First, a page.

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  • Patty Fulgham Taylor

    a seaglass collector heaven: MacKerricher State Park near Fort Bragg, California Gonna go here for sure!

  • Anna Marie Krauss

    During the early 20th century residents of Fort Bragg, California chose to dispose of their waste by hurling it off the cliffs above a beach. No object was too toxic or too large as household appliances, automobiles, and all matter of trash were tossed into the crashing waves below, eventually earning it the name The Dumps. In 1967 the North Coast Water Quality Board closed the area completely and initiated a series of cleanups to slowly reverse decades of pollution and environmental damage. But there was one thing too costly (or perhaps impossible) to tackle: the millions of tiny glass shards churning in the surf. Over time the unrelenting ocean waves have, in a sense, cleansed the beach, turning the sand into a sparkling, multicolored bed of smooth glass stones now known as Glass Beach. The beach is now an unofficial tourist attraction and the California State Park System has gone so far as purchasing the property and incorporating it into surrounding MacKerricher State Park.

  • Allison Klein

    GLASS BEACH is an unusual beach in MacKerricher State Park near Fort Bragg, California that is abundant in sea glass created from years of dumping garbage by the residents near the coastline. Glass Beach is a unique beach, not because it was made by man, but because of the way nature has reclaimed a garbage dump, and how time and the pounding surf have corrected one of man's mistakes.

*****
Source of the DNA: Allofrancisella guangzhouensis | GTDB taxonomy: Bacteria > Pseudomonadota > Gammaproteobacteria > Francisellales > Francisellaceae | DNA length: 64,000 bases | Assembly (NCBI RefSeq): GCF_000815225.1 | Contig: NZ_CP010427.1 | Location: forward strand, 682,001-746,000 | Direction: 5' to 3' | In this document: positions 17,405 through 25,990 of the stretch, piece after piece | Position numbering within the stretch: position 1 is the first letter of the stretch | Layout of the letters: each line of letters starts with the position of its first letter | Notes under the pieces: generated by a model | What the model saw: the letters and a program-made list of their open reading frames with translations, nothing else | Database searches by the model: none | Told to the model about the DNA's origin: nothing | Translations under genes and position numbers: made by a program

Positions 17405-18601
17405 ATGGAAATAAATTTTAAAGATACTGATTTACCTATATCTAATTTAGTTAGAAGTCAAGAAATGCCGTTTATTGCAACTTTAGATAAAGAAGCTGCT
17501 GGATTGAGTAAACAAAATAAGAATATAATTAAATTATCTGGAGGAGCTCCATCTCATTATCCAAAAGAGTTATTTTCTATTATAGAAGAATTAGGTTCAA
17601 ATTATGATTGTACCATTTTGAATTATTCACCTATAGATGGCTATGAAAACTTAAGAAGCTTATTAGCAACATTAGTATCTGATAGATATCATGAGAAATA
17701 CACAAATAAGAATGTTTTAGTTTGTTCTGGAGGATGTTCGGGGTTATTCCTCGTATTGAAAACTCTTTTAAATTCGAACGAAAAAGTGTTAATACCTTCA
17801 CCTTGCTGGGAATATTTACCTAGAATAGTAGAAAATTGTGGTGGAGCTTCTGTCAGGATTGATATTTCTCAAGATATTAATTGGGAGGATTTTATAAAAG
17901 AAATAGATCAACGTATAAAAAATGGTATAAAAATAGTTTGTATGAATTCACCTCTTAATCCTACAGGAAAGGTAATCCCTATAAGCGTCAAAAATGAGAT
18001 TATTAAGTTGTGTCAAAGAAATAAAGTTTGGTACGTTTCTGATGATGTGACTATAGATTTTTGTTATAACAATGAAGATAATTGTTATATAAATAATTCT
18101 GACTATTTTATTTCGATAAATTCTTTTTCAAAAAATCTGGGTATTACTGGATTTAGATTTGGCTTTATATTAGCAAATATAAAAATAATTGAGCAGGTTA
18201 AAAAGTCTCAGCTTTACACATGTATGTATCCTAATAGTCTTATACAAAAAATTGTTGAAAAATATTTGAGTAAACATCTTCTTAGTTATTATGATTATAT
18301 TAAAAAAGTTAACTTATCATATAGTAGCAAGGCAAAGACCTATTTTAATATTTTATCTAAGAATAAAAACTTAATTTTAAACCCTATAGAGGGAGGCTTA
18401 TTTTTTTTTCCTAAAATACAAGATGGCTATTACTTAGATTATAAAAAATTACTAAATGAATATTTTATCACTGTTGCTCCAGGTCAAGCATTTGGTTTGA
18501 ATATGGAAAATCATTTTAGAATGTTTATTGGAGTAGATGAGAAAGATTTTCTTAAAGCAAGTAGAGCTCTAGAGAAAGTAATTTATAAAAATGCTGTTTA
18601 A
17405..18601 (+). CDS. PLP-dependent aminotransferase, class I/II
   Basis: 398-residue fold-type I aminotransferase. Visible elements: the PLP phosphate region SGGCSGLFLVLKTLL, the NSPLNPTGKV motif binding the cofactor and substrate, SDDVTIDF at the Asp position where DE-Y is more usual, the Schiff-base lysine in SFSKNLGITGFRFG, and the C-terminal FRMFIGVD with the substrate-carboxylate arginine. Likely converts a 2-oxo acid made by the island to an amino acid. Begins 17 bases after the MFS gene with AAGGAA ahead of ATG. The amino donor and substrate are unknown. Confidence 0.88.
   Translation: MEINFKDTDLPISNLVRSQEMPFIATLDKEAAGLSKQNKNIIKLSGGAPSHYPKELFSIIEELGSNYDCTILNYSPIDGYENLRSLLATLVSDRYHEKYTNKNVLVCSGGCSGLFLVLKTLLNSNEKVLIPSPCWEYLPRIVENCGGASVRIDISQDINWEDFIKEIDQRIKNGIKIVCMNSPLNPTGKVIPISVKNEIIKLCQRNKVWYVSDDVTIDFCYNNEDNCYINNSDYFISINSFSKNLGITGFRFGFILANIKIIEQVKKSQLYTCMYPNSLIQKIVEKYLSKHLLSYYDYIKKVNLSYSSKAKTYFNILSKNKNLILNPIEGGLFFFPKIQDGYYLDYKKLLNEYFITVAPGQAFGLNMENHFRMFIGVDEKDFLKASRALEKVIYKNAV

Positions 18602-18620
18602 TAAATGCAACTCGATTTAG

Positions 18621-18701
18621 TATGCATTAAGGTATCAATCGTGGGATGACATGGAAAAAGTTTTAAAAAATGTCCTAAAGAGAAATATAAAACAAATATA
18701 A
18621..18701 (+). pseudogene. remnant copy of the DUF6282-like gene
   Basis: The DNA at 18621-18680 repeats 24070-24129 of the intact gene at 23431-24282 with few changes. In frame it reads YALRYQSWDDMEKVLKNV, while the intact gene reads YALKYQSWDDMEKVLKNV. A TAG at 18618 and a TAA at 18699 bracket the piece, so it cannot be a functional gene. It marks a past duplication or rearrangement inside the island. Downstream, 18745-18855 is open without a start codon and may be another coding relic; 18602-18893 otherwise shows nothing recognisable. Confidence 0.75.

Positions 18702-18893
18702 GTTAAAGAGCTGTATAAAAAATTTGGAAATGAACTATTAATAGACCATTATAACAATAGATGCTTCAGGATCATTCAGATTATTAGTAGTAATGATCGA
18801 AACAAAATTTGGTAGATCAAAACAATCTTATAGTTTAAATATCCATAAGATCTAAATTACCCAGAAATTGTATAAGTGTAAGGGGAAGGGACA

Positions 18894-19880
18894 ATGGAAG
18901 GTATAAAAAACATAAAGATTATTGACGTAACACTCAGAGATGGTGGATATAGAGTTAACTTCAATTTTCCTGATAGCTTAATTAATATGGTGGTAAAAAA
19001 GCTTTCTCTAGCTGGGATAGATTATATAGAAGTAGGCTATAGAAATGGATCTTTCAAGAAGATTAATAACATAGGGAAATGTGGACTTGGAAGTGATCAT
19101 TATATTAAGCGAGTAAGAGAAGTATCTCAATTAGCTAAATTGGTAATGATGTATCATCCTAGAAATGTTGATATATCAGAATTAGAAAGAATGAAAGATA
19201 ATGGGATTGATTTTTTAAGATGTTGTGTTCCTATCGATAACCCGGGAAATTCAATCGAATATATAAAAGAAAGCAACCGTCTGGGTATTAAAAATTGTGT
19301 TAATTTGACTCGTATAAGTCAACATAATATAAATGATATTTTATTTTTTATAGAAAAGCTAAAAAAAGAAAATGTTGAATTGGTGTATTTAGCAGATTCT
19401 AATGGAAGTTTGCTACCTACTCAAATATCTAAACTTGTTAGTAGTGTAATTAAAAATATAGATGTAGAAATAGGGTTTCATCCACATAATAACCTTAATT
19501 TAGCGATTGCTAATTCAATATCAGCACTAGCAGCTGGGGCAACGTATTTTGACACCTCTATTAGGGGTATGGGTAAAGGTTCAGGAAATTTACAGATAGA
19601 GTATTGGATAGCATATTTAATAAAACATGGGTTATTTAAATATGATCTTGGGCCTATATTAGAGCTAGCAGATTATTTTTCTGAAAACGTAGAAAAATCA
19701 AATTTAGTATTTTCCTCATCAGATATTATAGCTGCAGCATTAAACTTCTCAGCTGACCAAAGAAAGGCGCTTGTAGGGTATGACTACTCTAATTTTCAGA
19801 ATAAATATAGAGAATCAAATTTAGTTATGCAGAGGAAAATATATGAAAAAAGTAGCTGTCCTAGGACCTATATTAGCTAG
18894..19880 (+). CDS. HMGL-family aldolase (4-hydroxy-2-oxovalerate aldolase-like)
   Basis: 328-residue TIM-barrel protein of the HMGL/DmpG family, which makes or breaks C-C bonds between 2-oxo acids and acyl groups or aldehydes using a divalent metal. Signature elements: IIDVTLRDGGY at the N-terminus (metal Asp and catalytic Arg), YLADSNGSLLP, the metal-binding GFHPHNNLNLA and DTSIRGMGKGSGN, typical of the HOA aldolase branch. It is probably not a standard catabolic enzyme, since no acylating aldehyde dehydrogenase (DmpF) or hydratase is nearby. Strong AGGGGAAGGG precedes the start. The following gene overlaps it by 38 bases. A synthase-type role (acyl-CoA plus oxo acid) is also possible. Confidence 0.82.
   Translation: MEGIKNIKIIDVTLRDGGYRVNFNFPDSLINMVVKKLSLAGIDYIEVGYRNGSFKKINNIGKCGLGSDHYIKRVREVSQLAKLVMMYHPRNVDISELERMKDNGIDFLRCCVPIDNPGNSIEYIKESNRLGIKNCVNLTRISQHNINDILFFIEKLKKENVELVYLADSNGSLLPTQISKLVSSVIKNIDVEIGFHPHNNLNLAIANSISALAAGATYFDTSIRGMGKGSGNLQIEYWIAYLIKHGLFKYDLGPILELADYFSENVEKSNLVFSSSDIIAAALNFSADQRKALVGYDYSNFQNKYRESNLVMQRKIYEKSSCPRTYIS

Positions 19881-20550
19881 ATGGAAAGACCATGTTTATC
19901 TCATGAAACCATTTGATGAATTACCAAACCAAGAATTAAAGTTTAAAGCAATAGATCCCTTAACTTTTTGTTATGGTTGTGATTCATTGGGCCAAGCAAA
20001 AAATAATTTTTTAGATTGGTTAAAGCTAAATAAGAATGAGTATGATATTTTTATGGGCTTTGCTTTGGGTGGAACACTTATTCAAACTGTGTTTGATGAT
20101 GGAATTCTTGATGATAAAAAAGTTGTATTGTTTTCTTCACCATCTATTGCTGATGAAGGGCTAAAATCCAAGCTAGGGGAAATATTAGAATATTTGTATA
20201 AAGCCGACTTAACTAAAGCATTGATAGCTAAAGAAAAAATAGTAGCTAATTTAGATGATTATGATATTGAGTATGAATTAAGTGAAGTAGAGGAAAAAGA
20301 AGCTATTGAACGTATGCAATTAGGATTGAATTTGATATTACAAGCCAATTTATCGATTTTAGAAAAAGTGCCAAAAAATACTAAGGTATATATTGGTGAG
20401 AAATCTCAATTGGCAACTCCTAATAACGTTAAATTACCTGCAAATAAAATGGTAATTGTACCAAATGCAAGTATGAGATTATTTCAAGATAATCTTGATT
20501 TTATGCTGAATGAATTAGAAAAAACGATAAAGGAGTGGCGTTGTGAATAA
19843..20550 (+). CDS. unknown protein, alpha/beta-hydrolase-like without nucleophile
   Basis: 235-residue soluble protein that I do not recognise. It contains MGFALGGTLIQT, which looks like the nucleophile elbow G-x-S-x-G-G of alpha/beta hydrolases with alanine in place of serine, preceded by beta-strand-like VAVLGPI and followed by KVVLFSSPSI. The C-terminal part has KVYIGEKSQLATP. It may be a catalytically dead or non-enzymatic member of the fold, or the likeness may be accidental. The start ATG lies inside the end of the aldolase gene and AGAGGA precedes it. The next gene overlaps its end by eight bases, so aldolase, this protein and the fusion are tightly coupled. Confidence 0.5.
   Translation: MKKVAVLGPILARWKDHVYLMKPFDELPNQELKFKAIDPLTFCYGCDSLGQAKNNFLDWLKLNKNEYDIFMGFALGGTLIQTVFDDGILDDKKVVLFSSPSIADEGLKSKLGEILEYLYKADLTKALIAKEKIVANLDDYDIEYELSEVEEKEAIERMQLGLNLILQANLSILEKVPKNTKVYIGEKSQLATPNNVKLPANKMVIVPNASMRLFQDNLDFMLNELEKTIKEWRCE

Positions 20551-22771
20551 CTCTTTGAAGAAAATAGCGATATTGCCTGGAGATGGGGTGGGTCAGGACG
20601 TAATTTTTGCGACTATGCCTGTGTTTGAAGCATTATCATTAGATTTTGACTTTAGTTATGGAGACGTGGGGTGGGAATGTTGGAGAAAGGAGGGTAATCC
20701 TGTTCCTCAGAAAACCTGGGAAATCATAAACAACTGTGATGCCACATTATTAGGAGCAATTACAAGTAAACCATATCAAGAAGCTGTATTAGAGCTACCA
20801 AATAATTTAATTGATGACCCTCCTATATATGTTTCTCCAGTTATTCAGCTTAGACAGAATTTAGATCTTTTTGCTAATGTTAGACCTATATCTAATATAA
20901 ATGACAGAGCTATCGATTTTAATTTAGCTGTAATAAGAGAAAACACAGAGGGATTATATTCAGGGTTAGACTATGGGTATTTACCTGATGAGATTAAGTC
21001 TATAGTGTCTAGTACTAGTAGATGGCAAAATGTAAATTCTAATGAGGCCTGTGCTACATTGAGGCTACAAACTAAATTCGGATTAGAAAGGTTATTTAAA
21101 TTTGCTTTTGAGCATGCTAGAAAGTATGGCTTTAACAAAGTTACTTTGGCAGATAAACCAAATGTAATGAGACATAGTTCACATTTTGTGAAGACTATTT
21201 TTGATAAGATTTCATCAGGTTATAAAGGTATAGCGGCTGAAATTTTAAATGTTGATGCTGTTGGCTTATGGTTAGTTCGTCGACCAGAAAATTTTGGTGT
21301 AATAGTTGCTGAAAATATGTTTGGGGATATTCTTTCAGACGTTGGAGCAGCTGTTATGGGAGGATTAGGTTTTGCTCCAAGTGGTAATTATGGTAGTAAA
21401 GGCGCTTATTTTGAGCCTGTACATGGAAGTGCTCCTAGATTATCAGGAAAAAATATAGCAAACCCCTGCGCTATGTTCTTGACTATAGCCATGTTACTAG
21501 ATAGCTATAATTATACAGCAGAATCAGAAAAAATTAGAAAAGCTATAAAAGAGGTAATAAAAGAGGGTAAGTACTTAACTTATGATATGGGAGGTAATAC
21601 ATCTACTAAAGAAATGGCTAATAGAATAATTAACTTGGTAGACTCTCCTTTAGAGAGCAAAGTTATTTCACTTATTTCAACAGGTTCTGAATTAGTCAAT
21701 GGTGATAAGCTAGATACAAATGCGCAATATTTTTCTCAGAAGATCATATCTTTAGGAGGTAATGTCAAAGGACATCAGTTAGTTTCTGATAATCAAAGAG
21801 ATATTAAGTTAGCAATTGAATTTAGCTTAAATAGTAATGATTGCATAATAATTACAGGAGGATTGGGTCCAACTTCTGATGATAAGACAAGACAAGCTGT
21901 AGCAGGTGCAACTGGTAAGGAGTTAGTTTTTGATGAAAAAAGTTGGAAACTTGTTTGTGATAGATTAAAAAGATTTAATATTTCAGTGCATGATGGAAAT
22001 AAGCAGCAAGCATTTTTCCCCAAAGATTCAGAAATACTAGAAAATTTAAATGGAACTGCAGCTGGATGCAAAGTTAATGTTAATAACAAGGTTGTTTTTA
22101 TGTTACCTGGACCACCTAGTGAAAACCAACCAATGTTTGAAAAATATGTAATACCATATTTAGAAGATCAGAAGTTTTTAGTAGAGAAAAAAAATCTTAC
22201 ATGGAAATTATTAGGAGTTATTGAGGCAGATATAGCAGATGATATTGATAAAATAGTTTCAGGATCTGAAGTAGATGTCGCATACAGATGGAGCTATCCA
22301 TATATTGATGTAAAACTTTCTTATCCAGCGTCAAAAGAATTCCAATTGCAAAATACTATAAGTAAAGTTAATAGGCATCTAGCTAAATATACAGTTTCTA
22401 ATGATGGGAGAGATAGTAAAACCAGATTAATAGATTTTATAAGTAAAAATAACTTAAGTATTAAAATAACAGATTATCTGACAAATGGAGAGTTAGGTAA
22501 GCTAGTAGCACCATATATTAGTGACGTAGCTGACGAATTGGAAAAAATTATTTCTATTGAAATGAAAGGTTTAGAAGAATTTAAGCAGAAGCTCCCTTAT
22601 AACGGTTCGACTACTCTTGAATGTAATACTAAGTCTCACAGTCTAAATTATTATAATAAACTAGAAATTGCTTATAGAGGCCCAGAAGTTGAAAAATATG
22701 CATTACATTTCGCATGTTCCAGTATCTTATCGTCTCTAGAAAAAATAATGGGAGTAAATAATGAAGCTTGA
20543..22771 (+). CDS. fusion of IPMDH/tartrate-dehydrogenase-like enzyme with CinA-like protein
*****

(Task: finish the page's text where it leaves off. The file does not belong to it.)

• Anna Österlund

    Close-up view of the colored glass beads mixed in the sand at Glass Beach near Fort Bragg, California. In 1949, the site was a unregulated dumping ground, where people threw glass, appliances and even the odd car. Over the course of a decade or two, the sea worked its magic by cleaning the beach and by sculpting the remaining glass into smooth, coloured trinkets which we can see today.

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Fort Bragg, CA: In 1949, the site was an unregulated dumping ground, where people threw glass, appliances and the odd car. This went on for 18 years until 1967 when the North Coast Water Quality Board closed the area and removed some of the larger articles dumped there. Over the course of a decade, the sea worked its magic by cleaning the beach and sculpting remaining glass into smooth, coloured trinkets. A testimony to both the wastefulness of humans and the resilience of nature.

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